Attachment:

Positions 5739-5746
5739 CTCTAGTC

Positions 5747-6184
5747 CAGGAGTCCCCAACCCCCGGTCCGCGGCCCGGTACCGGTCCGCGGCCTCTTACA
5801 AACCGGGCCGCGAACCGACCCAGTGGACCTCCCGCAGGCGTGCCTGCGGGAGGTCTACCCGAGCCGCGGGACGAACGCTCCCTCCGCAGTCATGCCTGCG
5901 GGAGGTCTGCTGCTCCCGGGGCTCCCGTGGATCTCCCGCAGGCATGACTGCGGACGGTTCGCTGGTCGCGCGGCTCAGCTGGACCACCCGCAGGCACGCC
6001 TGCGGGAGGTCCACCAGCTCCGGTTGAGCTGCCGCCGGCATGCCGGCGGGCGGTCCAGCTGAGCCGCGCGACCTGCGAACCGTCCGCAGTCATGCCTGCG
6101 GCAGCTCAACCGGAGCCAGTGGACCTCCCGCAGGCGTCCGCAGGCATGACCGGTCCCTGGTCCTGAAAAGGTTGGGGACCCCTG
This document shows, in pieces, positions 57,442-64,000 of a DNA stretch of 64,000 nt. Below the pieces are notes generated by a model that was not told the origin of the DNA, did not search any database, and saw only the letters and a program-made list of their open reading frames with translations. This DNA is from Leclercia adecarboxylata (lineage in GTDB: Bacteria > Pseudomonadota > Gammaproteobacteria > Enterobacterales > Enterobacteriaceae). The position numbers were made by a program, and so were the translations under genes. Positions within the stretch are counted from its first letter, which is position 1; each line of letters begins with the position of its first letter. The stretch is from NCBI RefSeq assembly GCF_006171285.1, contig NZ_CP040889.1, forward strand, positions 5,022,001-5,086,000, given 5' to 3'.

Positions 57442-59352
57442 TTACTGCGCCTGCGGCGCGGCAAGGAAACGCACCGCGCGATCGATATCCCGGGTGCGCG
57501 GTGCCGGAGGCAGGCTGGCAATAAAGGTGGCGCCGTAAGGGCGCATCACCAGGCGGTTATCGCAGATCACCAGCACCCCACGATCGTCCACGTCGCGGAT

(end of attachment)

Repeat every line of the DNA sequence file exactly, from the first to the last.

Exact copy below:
Positions 5739-5746
5739 CTCTAGTC

Positions 5747-6184
5747 CAGGAGTCCCCAACCCCCGGTCCGCGGCCCGGTACCGGTCCGCGGCCTCTTACA
5801 AACCGGGCCGCGAACCGACCCAGTGGACCTCCCGCAGGCGTGCCTGCGGGAGGTCTACCCGAGCCGCGGGACGAACGCTCCCTCCGCAGTCATGCCTGCG
5901 GGAGGTCTGCTGCTCCCGGGGCTCCCGTGGATCTCCCGCAGGCATGACTGCGGACGGTTCGCTGGTCGCGCGGCTCAGCTGGACCACCCGCAGGCACGCC
6001 TGCGGGAGGTCCACCAGCTCCGGTTGAGCTGCCGCCGGCATGCCGGCGGGCGGTCCAGCTGAGCCGCGCGACCTGCGAACCGTCCGCAGTCATGCCTGCG
6101 GCAGCTCAACCGGAGCCAGTGGACCTCCCGCAGGCGTCCGCAGGCATGACCGGTCCCTGGTCCTGAAAAGGTTGGGGACCCCTG
This document shows, in pieces, positions 57,442-64,000 of a DNA stretch of 64,000 nt. Below the pieces are notes generated by a model that was not told the origin of the DNA, did not search any database, and saw only the letters and a program-made list of their open reading frames with translations. This DNA is from Leclercia adecarboxylata (lineage in GTDB: Bacteria > Pseudomonadota > Gammaproteobacteria > Enterobacterales > Enterobacteriaceae). The position numbers were made by a program, and so were the translations under genes. Positions within the stretch are counted from its first letter, which is position 1; each line of letters begins with the position of its first letter. The stretch is from NCBI RefSeq assembly GCF_006171285.1, contig NZ_CP040889.1, forward strand, positions 5,022,001-5,086,000, given 5' to 3'.

Positions 57442-59352
57442 TTACTGCGCCTGCGGCGCGGCAAGGAAACGCACCGCGCGATCGATATCCCGGGTGCGCG
57501 GTGCCGGAGGCAGGCTGGCAATAAAGGTGGCGCCGTAAGGGCGCATCACCAGGCGGTTATCGCAGATCACCAGCACCCCACGATCGTCCACGTCGCGGAT